Some smokers credit e-cigarettes with saving their lives – does that matter? : The Conversation


Concerns about e-cigarettes are growing, with the AMA calling for a ban. With the Great American Smokeout on Nov. 21, it’s worth asking: What do smokers think?

Source: Some smokers credit e-cigarettes with saving their lives – does that matter? : The Conversation

Factory worker, 57, is first Briton to die from lung disease ‘linked to vaping’ | Daily Mail Online


  • Terry Miller, 57, from Gateshead is the first death to be attributed with vaping 
  • Ex-factory worker’s body was found to have oils saturating his lungs in 2010
  • Vaping linked with 200 health problems including pneumonia, says UK report
  • In US 13 people have died due to vaping and more than 800 have fallen ill

A 57-year-old British factory worker has today been named as the first e-cigarette user in the world feared to have developed a fatal disease directly linked to his vaping habit.

Terry Miller, 57, from Gateshead, Tyne and Wear, died nine years ago after developing lipoid pneumonia and doctors said oil from vaping fluid was found in his lungs.

His wife Glynis believes her husband’s death was hastened by his use of e-cigarettes – claiming he was better off still smoking.

Mrs Miller has today called for a new inquest into his death after the first one in 2010 recorded an open verdict.

She says that back then Public Health England did not have the evidence to back up its claim about the safety of e-cigarettes, which are used by 3million people in Britain.

Her husband’s case has been highlighted as a report from the Medicines and Healthcare Products Regulatory Agency said vaping hit the health of 200 British e-cigarette users since 2014.

In America, there are fears that 13 people have died due to vaping and more than 800 have fallen ill – all recorded after Mr Miller died in 2010.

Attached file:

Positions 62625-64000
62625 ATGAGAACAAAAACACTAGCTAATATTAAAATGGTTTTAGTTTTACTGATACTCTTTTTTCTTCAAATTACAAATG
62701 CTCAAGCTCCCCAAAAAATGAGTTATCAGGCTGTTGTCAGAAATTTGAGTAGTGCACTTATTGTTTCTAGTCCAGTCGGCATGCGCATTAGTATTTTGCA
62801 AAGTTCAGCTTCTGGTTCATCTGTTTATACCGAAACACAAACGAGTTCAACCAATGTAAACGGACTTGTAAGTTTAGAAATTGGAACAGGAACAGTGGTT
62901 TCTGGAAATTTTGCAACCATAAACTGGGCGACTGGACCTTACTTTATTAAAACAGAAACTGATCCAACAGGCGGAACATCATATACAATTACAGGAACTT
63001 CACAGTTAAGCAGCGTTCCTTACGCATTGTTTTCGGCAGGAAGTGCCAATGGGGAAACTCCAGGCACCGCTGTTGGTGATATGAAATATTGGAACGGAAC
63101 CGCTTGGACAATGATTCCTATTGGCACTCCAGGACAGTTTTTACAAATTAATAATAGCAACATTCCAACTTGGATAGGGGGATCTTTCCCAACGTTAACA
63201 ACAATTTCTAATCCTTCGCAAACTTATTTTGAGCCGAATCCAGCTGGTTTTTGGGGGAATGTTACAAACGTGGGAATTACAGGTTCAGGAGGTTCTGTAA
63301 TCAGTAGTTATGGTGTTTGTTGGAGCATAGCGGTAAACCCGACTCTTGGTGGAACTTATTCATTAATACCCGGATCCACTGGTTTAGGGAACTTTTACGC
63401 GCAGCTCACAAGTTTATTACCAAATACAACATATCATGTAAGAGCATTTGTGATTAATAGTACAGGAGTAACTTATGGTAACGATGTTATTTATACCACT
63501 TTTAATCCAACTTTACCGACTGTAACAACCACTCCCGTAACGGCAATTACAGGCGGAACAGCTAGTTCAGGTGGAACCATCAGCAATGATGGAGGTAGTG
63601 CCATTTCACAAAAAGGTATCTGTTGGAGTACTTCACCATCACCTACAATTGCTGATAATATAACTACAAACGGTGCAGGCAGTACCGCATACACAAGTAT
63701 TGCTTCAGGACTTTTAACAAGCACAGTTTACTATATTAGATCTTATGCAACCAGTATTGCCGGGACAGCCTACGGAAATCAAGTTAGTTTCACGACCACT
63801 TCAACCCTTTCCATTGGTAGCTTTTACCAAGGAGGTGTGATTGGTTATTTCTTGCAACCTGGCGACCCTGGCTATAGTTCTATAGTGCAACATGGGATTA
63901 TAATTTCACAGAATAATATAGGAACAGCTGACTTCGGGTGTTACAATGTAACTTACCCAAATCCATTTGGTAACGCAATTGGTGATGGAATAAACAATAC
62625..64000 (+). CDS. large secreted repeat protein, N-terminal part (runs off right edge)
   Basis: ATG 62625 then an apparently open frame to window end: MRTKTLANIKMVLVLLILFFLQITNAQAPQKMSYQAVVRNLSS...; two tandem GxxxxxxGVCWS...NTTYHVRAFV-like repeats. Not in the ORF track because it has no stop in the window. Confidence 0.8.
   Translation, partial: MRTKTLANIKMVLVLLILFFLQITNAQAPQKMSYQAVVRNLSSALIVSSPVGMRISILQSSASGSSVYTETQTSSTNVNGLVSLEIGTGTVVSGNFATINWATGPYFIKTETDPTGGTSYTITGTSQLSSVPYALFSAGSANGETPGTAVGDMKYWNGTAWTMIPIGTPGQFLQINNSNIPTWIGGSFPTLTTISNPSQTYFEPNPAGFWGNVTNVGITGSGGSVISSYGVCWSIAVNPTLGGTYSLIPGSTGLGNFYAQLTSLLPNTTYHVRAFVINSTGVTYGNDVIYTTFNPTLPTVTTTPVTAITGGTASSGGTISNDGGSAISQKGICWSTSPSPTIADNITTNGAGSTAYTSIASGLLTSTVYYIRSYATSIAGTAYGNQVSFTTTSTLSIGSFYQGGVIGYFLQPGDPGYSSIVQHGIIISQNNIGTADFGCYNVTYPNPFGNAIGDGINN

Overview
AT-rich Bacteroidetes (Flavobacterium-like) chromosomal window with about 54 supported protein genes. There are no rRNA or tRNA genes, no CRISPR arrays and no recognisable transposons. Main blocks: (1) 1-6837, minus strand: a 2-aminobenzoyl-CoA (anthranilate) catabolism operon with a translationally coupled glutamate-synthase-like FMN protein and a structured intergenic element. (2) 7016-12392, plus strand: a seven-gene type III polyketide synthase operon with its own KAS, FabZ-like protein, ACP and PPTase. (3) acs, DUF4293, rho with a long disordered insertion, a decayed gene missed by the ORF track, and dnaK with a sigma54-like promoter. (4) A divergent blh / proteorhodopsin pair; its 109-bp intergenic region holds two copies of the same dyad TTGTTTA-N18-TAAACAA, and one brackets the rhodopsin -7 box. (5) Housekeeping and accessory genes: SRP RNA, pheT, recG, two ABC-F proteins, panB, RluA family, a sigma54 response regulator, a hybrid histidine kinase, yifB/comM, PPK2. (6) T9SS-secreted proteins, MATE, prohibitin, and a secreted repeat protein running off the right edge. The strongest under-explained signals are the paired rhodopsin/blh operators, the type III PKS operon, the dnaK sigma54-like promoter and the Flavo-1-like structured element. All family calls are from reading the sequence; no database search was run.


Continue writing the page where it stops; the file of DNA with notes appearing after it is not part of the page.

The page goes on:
Source: Factory worker, 57, is first Briton to die from lung disease ‘linked to vaping’ | Daily Mail Online

Vaping likely has dangers that could take years for scientists to even know about


The rise in cases of otherwise healthy young adults who have been hospitalized or even died from vaping-associated lung injury is alarming.

Many people don’t know what is contained in these vaping devices, what the reported health effects actually mean, and, most importantly, why all of this developed so quickly, considering that e-cigarettes have only been popular for fewer than 10 years.

Vaping describes the process of inhaling aerosols generated by devices such as e-cigarettes.

When e-cigarettes first came to the U.S. in 2006, many smoking cessation experts were optimistic. They viewed the delivery of nicotine through e-cigarettes to be a useful alternative to traditional cigarettes. That is because e-cigarettes did not have all of the other harmful combustion products inhaled through cigarette smoke. Since there is no doubt that smoking traditional cigarettes is harmful to your health – and the number one cause of preventable death in the U.S. – e-cigarettes were marketed as a “safer” alternative.

As an inhalation toxicologist, I study how inhaled chemicals, particles and other agents affect human health. Since e-cigarettes were introduced, I have been concerned about how the scientific community could possibly know the full spectrum of their dangers. After all, it took decades for epidemiologists to discover that regularly inhaling the smoke from burning plant material, tobacco, caused lung cancer. Why would the scientific community be so quick to assume e-cigarettes would not have hidden dangers that might take years to manifest too?

 

Source: Vaping likely has dangers that could take years for scientists to even know about

Achieving a smokefree pregnancy: can e-cigarettes help? – Jo Locker | Viv Bennett


Use of electronic cigarettes continues to rise and midwives and health visitors are being increasingly asked for advice in relation to their use during pregnancy. This blog provides some top line

Source: Achieving a smokefree pregnancy: can e-cigarettes help? – Jo Locker | Viv Bennett